Oct. 23, 2000, was a wonderful day for the 50% of American households that own stock in U.S. companies. Not a cloud in the sky, sunny, a perfect 72 degrees outside, and almost no humidity. Why, even the birds were singing.

Okay, I am guessing about all that. What I know for certain, though, is that Oct. 23, 2000, was the day Regulation Fair Disclosure (Reg FD) entered into force.

The Motley Fool served on the front line of the grass-roots efforts supporting Reg FD. Prior to the regulation's passage, companies routinely leaked material information about their businesses to select "insider" analysts. Stocks would move suddenly on "no-news" days, and only these analysts would know why. But today, under Reg FD, that isn't supposed to happen. Today, if a company wants to publish material information, it is required by law to do so publicly. And if a company goofs -- as will happen from time to time -- and accidentally releases material information to less than the general public, the company must swiftly "cure" its mistake by publishing the information within 24 hours.

Or so the theory goes. Some companies continue to prove the accuracy of the bell curve for intelligence by securely anchoring its left end. Since Reg FD entered into force, in fact, major players such as Time Warner (NYSE:TWX), Motorola (NYSE:MOT), Schering-Plough (NYSE:SGP), and Raytheon (NYSE:RTN) have all fallen afoul of Reg FD to one degree or another.

Now, one company has been struck twice by SEC lightning. The "lucky" company: Siebel Systems (NASDAQ:SEBL). Yesterday, the SEC hit Siebel with its second civil action in two years. Siebel's first offense came in 2001, when its CEO gave an upbeat assessment of the company's prospects to a select group of analysts, resulting in a sudden 20% rise in Siebel's stock price. Siebel's director of investor relations knew about the leak, but failed to make the required "cure." In punishment, the SEC administered a regulatory wrist slap: Siebel paid a $250,000 fine, "without admitting or denying wrongdoing," and promised to behave itself in the future.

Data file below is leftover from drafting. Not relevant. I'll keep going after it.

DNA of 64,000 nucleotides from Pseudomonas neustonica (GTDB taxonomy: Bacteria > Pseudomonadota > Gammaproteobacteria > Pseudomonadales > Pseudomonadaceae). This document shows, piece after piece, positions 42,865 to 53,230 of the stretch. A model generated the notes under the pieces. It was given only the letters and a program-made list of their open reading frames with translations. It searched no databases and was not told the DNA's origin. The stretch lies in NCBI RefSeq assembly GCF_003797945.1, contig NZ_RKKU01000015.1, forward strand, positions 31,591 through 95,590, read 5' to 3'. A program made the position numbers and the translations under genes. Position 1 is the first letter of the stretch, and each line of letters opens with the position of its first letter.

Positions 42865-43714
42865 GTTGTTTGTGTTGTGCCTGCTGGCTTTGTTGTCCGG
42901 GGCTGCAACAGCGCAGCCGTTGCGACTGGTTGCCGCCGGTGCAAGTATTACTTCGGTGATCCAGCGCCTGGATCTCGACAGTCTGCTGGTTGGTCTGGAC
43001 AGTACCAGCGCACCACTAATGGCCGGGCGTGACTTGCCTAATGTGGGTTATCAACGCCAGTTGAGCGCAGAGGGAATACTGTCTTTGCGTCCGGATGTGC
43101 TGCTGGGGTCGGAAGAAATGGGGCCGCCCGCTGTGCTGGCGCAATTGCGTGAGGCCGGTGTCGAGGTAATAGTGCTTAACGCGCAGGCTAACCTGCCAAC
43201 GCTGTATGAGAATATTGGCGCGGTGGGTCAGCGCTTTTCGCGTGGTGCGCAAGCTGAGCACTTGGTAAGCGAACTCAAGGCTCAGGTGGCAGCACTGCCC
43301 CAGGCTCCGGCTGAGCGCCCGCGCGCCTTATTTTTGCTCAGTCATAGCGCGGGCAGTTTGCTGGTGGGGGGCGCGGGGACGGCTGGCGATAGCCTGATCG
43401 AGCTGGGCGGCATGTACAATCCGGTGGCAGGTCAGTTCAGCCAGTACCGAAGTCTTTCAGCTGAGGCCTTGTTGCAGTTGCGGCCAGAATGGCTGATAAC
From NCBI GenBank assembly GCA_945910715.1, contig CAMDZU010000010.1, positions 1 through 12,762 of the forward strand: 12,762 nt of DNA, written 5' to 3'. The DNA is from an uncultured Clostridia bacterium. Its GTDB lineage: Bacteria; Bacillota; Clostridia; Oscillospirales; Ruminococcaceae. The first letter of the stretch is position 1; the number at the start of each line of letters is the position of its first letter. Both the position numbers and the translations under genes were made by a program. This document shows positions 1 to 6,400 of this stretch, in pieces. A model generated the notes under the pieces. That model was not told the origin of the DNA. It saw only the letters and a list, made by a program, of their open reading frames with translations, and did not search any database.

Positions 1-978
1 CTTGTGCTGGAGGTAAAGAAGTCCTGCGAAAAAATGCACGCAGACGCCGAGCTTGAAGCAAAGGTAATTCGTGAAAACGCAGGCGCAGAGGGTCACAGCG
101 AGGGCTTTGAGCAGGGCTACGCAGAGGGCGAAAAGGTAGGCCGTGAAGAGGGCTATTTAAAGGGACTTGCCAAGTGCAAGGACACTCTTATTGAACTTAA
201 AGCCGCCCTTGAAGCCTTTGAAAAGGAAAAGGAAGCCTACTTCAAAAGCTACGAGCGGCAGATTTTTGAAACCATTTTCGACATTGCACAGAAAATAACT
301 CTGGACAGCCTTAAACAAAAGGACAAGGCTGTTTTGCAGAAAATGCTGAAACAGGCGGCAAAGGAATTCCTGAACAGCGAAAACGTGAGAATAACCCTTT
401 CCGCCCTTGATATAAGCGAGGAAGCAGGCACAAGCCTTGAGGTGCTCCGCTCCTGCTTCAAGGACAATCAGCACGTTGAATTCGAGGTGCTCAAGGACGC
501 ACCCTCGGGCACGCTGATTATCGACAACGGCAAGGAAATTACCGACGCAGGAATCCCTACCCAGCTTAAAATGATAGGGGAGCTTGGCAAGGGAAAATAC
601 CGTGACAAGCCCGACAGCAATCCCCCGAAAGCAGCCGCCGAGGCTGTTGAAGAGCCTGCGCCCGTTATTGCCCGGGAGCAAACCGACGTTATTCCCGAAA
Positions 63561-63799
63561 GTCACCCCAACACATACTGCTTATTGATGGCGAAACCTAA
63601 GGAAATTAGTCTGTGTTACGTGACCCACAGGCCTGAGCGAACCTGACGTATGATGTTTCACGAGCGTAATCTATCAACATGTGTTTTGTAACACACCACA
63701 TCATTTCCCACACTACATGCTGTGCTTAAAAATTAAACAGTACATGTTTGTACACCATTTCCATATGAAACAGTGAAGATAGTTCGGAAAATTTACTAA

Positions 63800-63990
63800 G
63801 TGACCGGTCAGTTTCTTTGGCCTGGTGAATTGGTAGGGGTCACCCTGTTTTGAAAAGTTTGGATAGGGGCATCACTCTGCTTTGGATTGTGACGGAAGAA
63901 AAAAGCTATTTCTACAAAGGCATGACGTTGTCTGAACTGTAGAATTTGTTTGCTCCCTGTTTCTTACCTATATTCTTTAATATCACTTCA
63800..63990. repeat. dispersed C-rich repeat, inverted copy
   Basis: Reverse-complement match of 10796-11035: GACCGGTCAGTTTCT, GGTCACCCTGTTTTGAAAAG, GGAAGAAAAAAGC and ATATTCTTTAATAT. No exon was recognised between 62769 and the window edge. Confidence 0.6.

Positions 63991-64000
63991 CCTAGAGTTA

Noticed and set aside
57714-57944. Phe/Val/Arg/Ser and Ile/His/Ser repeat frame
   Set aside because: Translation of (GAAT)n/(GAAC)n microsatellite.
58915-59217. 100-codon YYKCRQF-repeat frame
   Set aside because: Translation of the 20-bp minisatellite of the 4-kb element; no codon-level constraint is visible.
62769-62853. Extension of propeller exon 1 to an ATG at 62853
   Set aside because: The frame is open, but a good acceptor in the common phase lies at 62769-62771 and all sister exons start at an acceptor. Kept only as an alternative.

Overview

So much for promises. According to the SEC complaint, in April 2003, Siebel's CFO allegedly did some leaking of his own at another private meeting. An officer from Siebel's investor relations department was also present at this meeting and witnessed this second Reg FD violation -- yet again no public disclosure was ordered! Result: another sudden price spike (up 8%).

Let's hope this time the SEC will realize that wrist-slapping is not an effective deterrent to corporate masochists. Hit 'em hard this time, Mr. Donaldson. Slap 'em silly.

Fool contributor Rich Smith owns shares in none of the companies mentioned in this article.